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The One Huge Laundry Mistake You Think Is No Big Deal

detergent overdose

In the past, I’ve been more of a guesser than a measurer when it comes to laundry detergent. And I never really had a reason to change my ways, at least until I learned about all of the drawbacks that come along with “detergent overdose!”

In today’s post, we’ll be exploring exactly what detergent overdose is and why it’s important to avoid. Whether you use a store-bought detergent or a homemade laundry detergent, by the end of this post you’ll understand exactly why it’s so important to use the correct amount!

detergent overdose

What Is Detergent Overdose?

Detergent overdose occurs when you use more than the recommended amount of laundry detergent based on factors like washing machine type, load size, and soil level. It’s a surprisingly common problem, and more people are guilty of it than you might think!

Back in 2010, as part of an ad campaign for its new ultra-concentrated pump-top laundry detergent, Method reported that that 53% of people who used liquid laundry detergent did not use the recommended amount for their wash loads. According to this 2010 article from the Wall Street Journal, Method representatives claimed that the major detergent brands were encouraging detergent overdose to increase sales by deliberately making their dosing lines inside the detergent cap difficult to read.

While representatives from major detergent brands denied such claims, the reason for detergent overdose is ultimately beside the point. Because what matters most is that detergent overdose can have very real consequences!

6 Drawbacks To Using Too Much Detergent

detergent overdose

1. It Wastes Money

When you use more detergent per load than you actually need, you’re going through a bottle of detergent faster than necessary. That means you’re buying more detergent in the long run, and that means you’re wasting your money!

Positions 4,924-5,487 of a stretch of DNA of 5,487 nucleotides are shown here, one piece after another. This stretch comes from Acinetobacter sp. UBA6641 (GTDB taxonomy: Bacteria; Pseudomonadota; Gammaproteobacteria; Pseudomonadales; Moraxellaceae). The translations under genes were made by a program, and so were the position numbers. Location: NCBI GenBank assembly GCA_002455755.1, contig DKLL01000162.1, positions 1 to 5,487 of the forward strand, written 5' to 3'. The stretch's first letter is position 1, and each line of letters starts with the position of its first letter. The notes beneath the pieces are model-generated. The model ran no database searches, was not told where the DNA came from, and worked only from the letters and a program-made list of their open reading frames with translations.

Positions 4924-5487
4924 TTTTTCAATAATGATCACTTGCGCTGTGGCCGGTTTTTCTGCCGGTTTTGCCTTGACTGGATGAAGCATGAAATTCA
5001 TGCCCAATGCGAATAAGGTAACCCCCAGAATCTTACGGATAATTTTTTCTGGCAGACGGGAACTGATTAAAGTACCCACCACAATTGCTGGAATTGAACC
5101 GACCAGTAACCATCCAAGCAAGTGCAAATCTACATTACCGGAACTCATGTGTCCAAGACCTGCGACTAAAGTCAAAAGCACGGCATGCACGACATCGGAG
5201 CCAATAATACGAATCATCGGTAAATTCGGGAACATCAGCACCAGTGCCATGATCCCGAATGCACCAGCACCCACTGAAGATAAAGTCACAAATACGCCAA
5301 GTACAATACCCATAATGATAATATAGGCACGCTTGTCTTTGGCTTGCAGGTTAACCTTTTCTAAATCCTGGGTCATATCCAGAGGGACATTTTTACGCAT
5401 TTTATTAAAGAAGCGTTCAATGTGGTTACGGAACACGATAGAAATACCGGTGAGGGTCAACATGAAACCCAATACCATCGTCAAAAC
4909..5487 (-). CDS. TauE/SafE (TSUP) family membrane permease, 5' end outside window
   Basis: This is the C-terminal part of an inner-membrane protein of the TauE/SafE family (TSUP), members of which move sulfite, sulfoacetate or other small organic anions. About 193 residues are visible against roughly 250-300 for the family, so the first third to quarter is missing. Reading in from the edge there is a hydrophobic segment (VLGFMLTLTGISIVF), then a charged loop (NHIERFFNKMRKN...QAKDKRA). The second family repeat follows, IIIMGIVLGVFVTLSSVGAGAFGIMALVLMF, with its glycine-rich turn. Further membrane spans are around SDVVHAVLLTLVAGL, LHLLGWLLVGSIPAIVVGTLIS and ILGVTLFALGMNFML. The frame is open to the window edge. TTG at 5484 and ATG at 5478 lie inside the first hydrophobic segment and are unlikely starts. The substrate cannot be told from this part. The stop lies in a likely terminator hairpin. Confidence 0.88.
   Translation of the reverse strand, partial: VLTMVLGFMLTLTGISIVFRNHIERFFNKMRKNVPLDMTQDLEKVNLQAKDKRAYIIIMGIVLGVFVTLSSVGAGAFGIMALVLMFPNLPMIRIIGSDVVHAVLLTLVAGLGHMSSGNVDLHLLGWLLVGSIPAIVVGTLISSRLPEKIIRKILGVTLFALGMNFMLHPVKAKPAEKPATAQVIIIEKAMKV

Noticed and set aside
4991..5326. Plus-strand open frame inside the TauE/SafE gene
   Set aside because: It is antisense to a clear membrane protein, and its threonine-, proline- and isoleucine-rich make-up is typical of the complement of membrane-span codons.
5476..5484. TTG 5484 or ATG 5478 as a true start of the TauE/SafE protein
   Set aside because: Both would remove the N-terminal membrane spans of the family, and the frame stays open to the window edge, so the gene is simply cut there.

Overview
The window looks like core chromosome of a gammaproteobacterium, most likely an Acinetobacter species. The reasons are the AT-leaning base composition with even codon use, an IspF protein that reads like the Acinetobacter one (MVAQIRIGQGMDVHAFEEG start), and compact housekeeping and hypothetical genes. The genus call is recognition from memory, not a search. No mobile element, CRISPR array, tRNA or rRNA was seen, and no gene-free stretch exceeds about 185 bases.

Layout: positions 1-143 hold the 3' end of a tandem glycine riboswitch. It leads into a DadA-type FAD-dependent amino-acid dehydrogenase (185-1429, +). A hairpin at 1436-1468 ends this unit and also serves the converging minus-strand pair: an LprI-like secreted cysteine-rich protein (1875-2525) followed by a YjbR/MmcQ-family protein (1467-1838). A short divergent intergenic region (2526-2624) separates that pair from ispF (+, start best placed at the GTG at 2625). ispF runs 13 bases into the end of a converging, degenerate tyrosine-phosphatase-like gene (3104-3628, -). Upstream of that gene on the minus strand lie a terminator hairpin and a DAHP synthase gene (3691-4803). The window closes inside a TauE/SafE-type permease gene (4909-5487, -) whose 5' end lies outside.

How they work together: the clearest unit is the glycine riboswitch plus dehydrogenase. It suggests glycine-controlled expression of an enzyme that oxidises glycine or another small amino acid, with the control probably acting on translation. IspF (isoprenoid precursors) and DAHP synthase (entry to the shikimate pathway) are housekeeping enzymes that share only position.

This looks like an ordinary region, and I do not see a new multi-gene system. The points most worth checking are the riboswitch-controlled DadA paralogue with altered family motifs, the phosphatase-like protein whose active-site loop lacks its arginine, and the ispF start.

Detergent overdose can also cost you money when it comes to your water bill. If your washer detects there are too many suds in the drum, it will trigger more rinses to compensate, and that increased water usage will show up on your next water bill.

2. Your Laundry Doesn’t Get Rinsed Properly

Using too much detergent can make it impossible for your washing machine to rinse it all out. If your laundry isn’t fully rinsed, it will retain detergent residue that can cause colors to fade and even attract more dirt.

3. Bad Odors In Your Washing Machine

Detergent residue isn’t just an issue that affects your clothes and linens. If your washer itself gets bogged down with detergent residue, it can start to develop an unpleasant odor over time. (If is possible to clean your washing machine to eliminate residues and odors, but you’re better off avoiding the problem in the first place!)

detergent overdose

4. Sopping Wet Clothes

Another thing that can suffer due to an overabundance of suds is your washer’s spin cycle. Too many suds can prevent the spin cycle from reaching full speed, which can easily reduce the amount of water that gets expelled from your clothes. No one wants sopping wet laundry that takes forever to dry!

5. Front Loader Leaks

Those with front load washing machines have more reason than anyone to be vigilant about their detergent use! Using too much detergent can produce such an abundance of thick, foamy suds that it may start to leak out of the door gasket. (I’ve heard of foam parties before, but I doubt anyone wants to discover an impromptu one happening in their laundry room!)

6. Wear And Tear On Your Washer

And last but not least, there’s the added wear and tear that detergent overdose will place on your washing machine. Between the impacts of suds on the spin cycle, the extra rinsing, and the potential for residue buildup, using too much detergent makes your washing machine work harder than it needs to and ultimately shorten its lifespan.

detergent overdose

How To Avoid Detergent Overdose

So now that you know all the bad things that can happen when you use too much detergent, you may be wondering how to avoid it! Luckily, it’s easy to avoid detergent overdose, and all you need to do is follow the dosage instructions on your bottle or package of detergent.

And while I can’t do much to make those nearly invisible lines on the detergent cap any easier to read, I do have a few useful tips to share that can help you get around them! :-)

detergent overdose

Tip #1: Use A Different Measuring Cup

Start by using the cap to measure out how much detergent you should be using per load according to the instructions (even if you need a flashlight and magnifying glass to find the right line!) Then pour the detergent from the cap into a small glass measuring cup, and take note of the actual measured amount.

Then you’ll be able to use the glass measuring cup to measure out your detergent in the future. No more guessing, no more squinting, and most importantly, no more overdosing!

detergent overdose

Tip #2: Use A Soap Dispenser

Another option the makes it easier to use the correct amount of detergent is to put it into a soap dispenser bottle instead. Once you figure out how many pumps it takes to dispense the correct amount of detergent for your machine and load size, you’ll know exactly how much detergent to dispense in the future without having to measure it!